Written by Mat McDermott
Some interesting economic research on the impact of higher gas prices on Americans’ spending habits coming from New York Times: In short, even when energy prices are high, Americans aren’t markedly decreasing spending on recreation or other discretionary expenditures.
Higher gas prices had “no significant effect on the consumption of movies, bowling and billiards, casino gambling, and only insignificant declines for recreational camps, sightseeing, spectator sports and spectator amusements,” the article notes.
After comparing how Europeans have responded to comparatively much higher fuel prices (though still below what the full environmental cost, it’s worth noting) by taking more public transit (it’s available…) and living closer to the center of town (they have center of towns), versus Americans not embracing similar measures, Adam Davidson concludes: “If gas prices truly damage the quality of our lives, we have done a remarkable job of hiding it.”
According to NYT, gasoline and motor oil account for 4.4% of the average American’s spending, versus 10.4% on restaurants and entertainment, 2.4% on phone bills, and 1.3% on pets, toys, hobbies, and playground equipment, to give just a few comparisons.
All of which fits in nicely with something TckTckTck’s Kelly Rigg wrote yesterday in Huffington Post on how Europeans have reacted to the cost of petroleum products:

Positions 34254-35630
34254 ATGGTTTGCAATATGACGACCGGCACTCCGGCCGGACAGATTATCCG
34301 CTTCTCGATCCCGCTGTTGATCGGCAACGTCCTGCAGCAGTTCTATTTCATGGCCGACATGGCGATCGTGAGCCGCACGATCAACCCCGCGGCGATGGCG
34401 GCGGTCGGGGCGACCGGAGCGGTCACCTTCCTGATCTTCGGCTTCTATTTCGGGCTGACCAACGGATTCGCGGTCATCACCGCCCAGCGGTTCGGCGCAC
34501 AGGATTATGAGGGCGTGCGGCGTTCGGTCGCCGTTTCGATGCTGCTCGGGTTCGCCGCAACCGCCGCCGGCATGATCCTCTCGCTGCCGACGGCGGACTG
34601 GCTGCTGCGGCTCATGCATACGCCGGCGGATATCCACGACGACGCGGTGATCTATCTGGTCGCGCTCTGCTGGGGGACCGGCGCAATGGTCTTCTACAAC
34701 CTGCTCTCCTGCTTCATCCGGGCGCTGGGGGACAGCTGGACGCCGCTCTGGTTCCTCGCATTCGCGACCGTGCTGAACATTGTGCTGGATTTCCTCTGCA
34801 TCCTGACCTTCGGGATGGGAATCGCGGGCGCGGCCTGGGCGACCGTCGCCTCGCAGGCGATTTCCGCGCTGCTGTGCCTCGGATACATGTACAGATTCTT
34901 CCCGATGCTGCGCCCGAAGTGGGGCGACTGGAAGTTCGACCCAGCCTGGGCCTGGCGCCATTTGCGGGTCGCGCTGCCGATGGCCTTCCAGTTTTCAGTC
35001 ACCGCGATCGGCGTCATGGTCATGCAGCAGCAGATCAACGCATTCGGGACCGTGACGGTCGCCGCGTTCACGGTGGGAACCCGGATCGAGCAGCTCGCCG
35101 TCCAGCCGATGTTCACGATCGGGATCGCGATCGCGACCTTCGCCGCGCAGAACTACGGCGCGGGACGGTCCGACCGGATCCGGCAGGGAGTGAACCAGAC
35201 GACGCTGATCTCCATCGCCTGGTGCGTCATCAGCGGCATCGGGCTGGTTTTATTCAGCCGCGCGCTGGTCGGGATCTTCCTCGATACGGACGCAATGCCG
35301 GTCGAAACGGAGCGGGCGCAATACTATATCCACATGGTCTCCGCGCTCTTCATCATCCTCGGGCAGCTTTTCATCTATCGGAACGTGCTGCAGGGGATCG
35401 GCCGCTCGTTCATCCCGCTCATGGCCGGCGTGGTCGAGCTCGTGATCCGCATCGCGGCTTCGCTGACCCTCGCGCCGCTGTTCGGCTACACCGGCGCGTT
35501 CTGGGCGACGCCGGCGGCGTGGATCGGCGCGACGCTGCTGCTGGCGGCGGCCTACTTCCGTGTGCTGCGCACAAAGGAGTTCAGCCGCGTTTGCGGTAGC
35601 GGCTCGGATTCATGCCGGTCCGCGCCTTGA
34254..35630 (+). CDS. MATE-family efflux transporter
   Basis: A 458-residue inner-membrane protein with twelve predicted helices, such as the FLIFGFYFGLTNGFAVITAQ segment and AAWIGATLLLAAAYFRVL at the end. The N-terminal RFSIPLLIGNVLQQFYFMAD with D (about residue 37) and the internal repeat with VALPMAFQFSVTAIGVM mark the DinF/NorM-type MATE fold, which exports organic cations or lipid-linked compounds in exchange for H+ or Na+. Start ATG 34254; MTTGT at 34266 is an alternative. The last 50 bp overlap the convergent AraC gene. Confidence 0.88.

You may be surprised to find that at least by American standards, Europeans don’t complain that much. Where I live, in Amsterdam, gasoline is selling at around $8.50 gallon. But it simply doesn’t feature on the political agenda here. People are far more worried about the overall economic situation, jobs, and budget cuts. Maybe it’s just a pragmatic acceptance of the “new normal” — does anyone really believe that oil is likely to get cheaper in the future?
Maybe you think that Europeans are simply more stoical than Americans. But a comparison of American and European GDP suggests that gasoline prices have little bearing on wealth. Countries such as Luxembourg and Norway have comparable levels of GDP to the U.S., while paying roughly twice as much to fill their tanks.
There’s no correlation between gasoline prices and quality of life either. The OECD has a nifty little tool to compare this on the basis of several factors, and there doesn’t appear to be any connection between low gas prices and high quality of life, even when data for income and jobs is weighted more heavily than other factors.
Some of the difference in reaction no doubt has to do with the fact that it’s simply possible to be less car dependent in many more places in Europe than it is in the United States. TreeHugger has documented the car-centric American development model in all its glorious, glaring shortcomings many times so I won’t bother to recount that all and will assume you’re up to speed on that count.
But the thing that caught me in what what Rigg wrote is how high fuel prices are the “new normal”.
There’s something in that, expectations of normalcy, what is a “normal”, that I think accounts for Americans’ general reaction to rising fuel prices. It’s the upsetting of what we’re used to, more than the actual economic impact (assuming the economic research cited by the Times has accurately portrayed the situation), which gets people all riled up. More than the financials of it all, it’s a psychological divide as much as anything else.
A cup of coffee should only cost so much. A pair of jeans should only cost so much. Back in my day a gallon of gas only cost 99˘… et cetera, etc.
All of it a reaction entirely divorced from the reality of how much things should cost based upon a true social and environmental assessment of their impact, or from the actual changes people make in spending habits because of price changes.
This post was originally published by TreeHugger.
Photo from finofilka via flickr
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